Racial egalitarianism will serve as a final, obvious example. Never mind that in study after study blacks score significantly lower than whites on measures of intelligence. Never mind that this low intelligence is coupled with very high testosterone – an almost infallible predictor of impulsive, anti-social behavior. And please just ignore the statistics that show blacks (12% of the population) committing more than 50% of all violent crimes in the U.S. None of this provides us any basis on which to draw conclusions about what we should expect, or not expect of blacks.
After all, people can be anything they want to be – or that we want them to be. All we have to do is provide them with the right environment, the right messages, and they will soon become astronauts and brain surgeons. If the right environment and messages don’t produce the desired results, all we have to do is manipulate reality so that it looks like they have. We can do this easily by lowering standards in colleges and medical schools, making admissions exams for professions easier for non-whites to pass, or giving non-whites preferential treatment in hiring, school admissions, and promotion. We will euphemistically call the latter “affirmative action.” Once we have done all this, however, we’ll pretend like it never happened and that non-whites have gotten where they’ve gotten entirely without our help.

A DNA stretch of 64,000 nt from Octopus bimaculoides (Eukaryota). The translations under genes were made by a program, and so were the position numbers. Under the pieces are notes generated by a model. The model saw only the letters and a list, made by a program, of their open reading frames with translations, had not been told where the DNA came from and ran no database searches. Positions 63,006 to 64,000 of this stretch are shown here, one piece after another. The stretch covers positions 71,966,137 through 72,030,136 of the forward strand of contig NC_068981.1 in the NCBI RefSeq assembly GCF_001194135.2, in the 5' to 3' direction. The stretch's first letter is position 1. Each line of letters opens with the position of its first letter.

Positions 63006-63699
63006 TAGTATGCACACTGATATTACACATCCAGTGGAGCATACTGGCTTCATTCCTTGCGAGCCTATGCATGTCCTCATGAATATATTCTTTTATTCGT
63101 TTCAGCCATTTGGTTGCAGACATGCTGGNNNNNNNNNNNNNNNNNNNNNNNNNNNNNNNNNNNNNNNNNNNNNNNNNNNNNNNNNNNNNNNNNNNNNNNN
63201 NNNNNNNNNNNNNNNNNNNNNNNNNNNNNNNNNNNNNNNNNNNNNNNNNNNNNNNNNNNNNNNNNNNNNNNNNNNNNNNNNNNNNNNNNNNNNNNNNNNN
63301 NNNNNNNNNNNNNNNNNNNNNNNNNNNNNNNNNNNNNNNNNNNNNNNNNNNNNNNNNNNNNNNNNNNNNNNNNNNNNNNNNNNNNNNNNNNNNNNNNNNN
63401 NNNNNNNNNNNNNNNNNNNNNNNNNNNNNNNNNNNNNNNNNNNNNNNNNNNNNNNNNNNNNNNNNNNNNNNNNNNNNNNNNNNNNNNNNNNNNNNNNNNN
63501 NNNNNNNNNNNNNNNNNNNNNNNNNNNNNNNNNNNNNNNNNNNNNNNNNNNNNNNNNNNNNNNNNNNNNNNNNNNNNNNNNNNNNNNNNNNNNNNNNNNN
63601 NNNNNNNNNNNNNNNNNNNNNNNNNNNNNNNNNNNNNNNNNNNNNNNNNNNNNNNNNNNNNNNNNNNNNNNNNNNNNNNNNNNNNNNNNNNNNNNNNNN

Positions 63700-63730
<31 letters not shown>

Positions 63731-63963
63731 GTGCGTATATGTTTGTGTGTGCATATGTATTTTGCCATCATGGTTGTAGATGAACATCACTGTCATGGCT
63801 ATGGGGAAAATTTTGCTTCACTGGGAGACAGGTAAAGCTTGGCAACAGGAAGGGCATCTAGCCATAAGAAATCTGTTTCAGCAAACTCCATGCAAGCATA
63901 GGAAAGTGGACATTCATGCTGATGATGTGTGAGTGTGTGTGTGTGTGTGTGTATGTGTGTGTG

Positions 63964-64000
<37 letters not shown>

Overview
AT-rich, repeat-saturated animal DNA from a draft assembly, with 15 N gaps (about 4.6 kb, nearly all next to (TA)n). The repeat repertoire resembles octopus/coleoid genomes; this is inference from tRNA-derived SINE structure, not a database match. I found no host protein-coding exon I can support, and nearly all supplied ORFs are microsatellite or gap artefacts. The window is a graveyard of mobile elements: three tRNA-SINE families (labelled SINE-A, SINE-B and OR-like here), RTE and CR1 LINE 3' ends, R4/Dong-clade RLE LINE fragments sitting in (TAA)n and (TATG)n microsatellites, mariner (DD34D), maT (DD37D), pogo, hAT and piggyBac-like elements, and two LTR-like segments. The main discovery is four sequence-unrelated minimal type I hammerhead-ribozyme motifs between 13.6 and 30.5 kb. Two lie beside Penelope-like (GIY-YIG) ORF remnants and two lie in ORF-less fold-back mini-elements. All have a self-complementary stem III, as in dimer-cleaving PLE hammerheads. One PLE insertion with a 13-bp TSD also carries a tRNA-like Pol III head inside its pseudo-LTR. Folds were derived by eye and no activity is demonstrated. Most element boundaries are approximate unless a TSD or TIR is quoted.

My friends, there is a serious disconnection with reality here — much worse than my own disconnection from reality. We are not all right. But I’m starting to think that maybe I’m all right after all. My ability to see this social pathology for what it is actually makes me optimistic about my own mental health. Truly, the insane people in our society are those who don’t see this madness as madness, and who are “well-adjusted.”